We also hosted Adam and Tatiana on Mare and treated them to some of our culture and attempted to reciprocate, in some small way, their overwhelming hospitality towards us. The only barrier to our friendship was that of language and that is where our Swiss friends Anisia and Tom from Vagabond were of huge assistance as we introduced them to Adam and Tatiana so they all could converse in their common French tongue which opened up another vista in our blossoming friendship.

Our visit here coincided with May 17th which some of you might recognise as being a very important day in the lives of us Norwegians. It is our constitution day and a day of national celebration at home and wherever Norwegians find themselves in the world. We were joined on the day by the crews of two other Norwegian boats who were anchored in the exquisite Hanaiapa bay alongside our Mare. Being so far away from home seemed to accentuate the sense of pride as the big day approached and we were determined to mark it with a collective celebration. However we became aware that there were local byelaws that forbid assemblies in public areas. But our new friends Tatiana and Adam came to our assistance, yet again, and invited us to celebrate our national day on their property and they even did the cooking for us. So on May 17th. Hiva Oa witnessed what was perhaps it’s inaugural Syttende Mai parade as our little expat community proudly marched behind our flag to the strains of an enthusiastic rendition of our national anthem. It was a memorable day and as my contribution to proceedings I performed for the first time, in public, some of my latest music and songs which were composed during our Pacific crossing. To add a local twist to my performance I dressed in typical island dress and accessories courtesy of our generous host Tatiana.

Amongst other highlights of our time here was a visit to the final resting place of the famous French artist and cultural icon Paul Gauguin who spent his final years on this tropical jewel and is interred in the local Calvary cemetery. Fittingly the 116th. anniversary of his death occurred during our visit. Perhaps less well known is the fact that in the same cemetery one can find the final resting place of the famous, Belgium born, singer and actor Jacques Brel. I was struck by his relationship with Hiva Oa and the fact that he had undertaken precisely the same voyage as we had just completed from Panama. In addition to our extensive beach walks we also trekked to one of the highest points of this former volcanic island which afforded panoramic views over the bay.

One of the discussions that Axel and I had whilst preparing for the voyage in Panama was our mutual desire to ensure that we would minimise our environmental impact on the fragile ecosystems that we would pass through or visit during this entire adventure. We both wish to be responsible tourists. On many of the beaches that we visited here we were disappointed to observe that the scourge of plastic pollutants was a reality even in such a remote place which is less exposed to mass tourism than most Pacific islands. We resolved that we would like to do our bit to help clean up our planet by collecting whatever offending material that we encountered on our beach walks. Small gestures for sure but as we have discovered during this past few months every great journey begins with just one tiny step.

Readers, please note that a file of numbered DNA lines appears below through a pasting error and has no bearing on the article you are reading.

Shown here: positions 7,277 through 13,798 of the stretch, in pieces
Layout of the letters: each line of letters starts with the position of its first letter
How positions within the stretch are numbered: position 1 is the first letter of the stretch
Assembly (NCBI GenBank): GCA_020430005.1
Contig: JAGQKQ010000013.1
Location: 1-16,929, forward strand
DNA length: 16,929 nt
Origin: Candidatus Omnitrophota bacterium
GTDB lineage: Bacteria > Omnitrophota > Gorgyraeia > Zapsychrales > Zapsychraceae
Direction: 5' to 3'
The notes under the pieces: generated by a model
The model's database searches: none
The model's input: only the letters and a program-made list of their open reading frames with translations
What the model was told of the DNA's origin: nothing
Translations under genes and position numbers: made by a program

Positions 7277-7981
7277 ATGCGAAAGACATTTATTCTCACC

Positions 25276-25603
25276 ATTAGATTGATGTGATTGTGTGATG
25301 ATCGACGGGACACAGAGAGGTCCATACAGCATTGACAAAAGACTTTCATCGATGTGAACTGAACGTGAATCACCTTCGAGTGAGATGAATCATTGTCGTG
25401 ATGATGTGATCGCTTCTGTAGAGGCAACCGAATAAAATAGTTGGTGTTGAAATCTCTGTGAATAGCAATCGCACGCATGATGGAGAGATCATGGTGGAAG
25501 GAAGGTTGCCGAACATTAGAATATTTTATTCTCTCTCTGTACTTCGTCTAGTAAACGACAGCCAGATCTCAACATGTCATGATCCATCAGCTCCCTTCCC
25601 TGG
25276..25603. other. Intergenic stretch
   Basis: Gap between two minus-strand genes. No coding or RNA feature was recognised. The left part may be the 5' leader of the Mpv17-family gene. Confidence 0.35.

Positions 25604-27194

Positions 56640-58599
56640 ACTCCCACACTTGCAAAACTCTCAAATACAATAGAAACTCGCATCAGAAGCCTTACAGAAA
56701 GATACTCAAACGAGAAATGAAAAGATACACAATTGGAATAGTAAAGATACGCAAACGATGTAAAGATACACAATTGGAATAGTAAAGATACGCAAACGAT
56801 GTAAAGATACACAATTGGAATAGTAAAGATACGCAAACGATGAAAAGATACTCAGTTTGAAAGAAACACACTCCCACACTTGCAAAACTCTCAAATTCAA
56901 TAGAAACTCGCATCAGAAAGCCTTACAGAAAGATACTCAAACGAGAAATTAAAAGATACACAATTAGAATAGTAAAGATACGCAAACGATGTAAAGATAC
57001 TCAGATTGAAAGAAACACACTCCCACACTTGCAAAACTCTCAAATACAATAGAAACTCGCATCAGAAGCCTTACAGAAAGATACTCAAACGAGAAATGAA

Having spent almost one month here it was with heavy hearts and floods of tears that we said au revoir to our dear friends Adam and Tatiana whose unique brand of friendship has really struck a chord with me and has caused me to reflect on their generosity of spirit in accepting us unconditionally into their lives without asking for or expecting anything in return. Perhaps it proves that the old adage that says “ there are no strangers, only friends that we have not met yet “ lives on. It has also caused me to ponder on how our first world countries welcome people of other nationalities into our societies and on a wider scale just what a better world it would be if there were more people like this amazingly open hearted couple whose kindness and friendship I will forever hold in my heart.

So many times we thanked our lucky stars on the wisdom of our decision in choosing the secluded and commercially unspoilt Hanaiapa as our first anchorage as opposed to the more obvious and orthodox choice of Atuona. Places like this present incredible experiences to a traveller but it is the people that create the real magic leaving the deepest and longest lasting impressions.

We headed back to sea and new explorations on May 30th. with a cargo of happy memories of this our first Pacific island experience.

By the way I have designed the Gallery page of this website in such a manner that the photographic content is presented in panels which broadly align with the contents of these posts in order to compliment the narrative and illustrate some of the wonders of these special places and our interaction with them.